But that is not all - ideology, rather, clashing religious ideology has played a trigger to this Saudi-led war against Yemen, and there lies an evil which the world has yet to wake up to.

READ MORE: Saudi Arabia prepares to hang opposition Shia cleric amid large protests

More than a month into this unilateral and grand military intervention on Yemen and it appears clear that Saudi Arabia has singled out not just the Houthis as its target of choice but the entire Yemeni Zaidi community.

Because of their rejection of Wahhabism, the Yemen Zaidi community has been labeled as "apostate" by all Salafi and Wahhabi clerics; a religious aberration to be dealt with by annihilation. Back in 2009 during a live TV interview with BBC Arabic, Adel Al Kalbani, the Imam of Mecca professed his hatred of all Shia Muslims when he called for their hunting down and death. More recently, in April 2013, Saad Al Durihim, a Saudi cleric, posted a series of comments on Twitter in which he advocated that militias in Iraq demonstrate a more “heavy handed” approach when dealing with Shia Muslims and kill any Shias they might encounter – women, men and children. Such statements are the expression of Saudi Arabia's strict theocratic reactionary regime.

It needs to be pointed out that Saudi Arabia's official line vis-a-vis Shia Islam echoes that of both Al- Qaeda and ISIS, which groups, Stephen Lendman, a prominent US political analyst and writer has said are but the offshoots of the Kingdom's religious fascist construct.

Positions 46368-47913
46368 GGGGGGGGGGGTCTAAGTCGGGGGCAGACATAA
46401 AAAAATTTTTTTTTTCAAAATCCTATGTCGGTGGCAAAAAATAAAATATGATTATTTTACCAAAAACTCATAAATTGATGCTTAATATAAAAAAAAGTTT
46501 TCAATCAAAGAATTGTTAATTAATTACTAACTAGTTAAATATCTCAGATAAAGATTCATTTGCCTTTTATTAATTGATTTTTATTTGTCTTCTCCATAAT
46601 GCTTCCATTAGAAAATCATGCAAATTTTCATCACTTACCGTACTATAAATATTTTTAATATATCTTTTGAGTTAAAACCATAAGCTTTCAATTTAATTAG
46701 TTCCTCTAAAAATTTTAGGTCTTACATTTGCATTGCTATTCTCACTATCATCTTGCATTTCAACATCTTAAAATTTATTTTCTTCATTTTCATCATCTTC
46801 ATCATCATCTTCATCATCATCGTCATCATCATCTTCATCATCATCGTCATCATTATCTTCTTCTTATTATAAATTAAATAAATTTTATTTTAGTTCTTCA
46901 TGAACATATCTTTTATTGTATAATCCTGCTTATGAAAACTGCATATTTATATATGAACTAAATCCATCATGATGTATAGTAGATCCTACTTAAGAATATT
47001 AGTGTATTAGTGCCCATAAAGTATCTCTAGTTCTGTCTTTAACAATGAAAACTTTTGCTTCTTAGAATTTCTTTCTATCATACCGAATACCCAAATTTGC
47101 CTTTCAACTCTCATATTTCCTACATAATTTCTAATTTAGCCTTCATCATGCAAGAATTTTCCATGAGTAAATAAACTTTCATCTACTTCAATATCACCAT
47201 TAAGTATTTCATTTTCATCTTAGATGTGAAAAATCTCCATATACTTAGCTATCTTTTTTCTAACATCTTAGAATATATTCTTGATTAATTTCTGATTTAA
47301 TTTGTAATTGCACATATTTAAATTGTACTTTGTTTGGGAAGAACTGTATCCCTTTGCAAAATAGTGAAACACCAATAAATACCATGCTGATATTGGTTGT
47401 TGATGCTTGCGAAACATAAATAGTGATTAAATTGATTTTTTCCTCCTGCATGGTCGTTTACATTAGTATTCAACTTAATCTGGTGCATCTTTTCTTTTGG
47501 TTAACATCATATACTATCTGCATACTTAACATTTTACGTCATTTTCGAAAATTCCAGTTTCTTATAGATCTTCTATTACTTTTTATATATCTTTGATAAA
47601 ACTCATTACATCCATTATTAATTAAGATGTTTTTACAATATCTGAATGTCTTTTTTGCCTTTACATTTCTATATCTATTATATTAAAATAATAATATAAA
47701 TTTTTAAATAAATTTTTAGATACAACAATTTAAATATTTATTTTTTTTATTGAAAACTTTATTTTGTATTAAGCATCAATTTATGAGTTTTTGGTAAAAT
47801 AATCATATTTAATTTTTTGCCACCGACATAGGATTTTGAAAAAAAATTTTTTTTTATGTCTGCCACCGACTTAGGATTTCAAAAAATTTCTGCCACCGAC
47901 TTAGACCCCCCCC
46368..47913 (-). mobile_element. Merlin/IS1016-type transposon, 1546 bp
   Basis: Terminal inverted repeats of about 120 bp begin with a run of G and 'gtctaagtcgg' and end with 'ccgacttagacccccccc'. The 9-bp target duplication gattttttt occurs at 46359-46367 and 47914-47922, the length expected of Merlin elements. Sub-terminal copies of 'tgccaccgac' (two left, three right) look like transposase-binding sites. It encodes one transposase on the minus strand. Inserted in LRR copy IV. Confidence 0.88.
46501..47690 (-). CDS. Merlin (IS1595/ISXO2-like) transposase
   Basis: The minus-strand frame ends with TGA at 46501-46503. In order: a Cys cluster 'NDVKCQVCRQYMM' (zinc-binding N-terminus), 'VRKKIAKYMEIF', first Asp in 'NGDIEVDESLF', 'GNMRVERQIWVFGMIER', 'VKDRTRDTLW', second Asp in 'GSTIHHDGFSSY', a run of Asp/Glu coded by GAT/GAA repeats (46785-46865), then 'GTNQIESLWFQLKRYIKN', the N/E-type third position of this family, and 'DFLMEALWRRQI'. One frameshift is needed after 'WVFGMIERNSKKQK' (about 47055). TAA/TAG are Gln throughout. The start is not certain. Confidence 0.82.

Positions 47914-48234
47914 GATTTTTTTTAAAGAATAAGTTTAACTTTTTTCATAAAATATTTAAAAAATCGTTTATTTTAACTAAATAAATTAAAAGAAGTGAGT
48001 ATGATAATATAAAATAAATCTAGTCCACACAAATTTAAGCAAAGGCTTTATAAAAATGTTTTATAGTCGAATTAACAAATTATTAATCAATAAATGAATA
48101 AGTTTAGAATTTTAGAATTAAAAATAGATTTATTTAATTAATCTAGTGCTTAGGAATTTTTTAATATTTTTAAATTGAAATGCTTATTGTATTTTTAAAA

But if Saudi Arabia's religious "policy" has failed to raise even an eyebrow in Western capitals, it has become increasingly difficult to ignore the ongoing cultural and religious genocide which is taking place in Yemen.

For weeks now Saudi Arabia has pounded Sa'ada and several neighboring regions, oblivious to civilians' safety in its desire to lay flat Zaidi Islam.

One might argue that Riyadh is actually specifically targeting civilians. Why else would the Kingdom have resorted to using cluster bombs in heavily populated areas, especially when studies have established that such weapons stand a lethal threat to civilians? According to handicap international 27 percent of all recorded cluster bombs victims are children.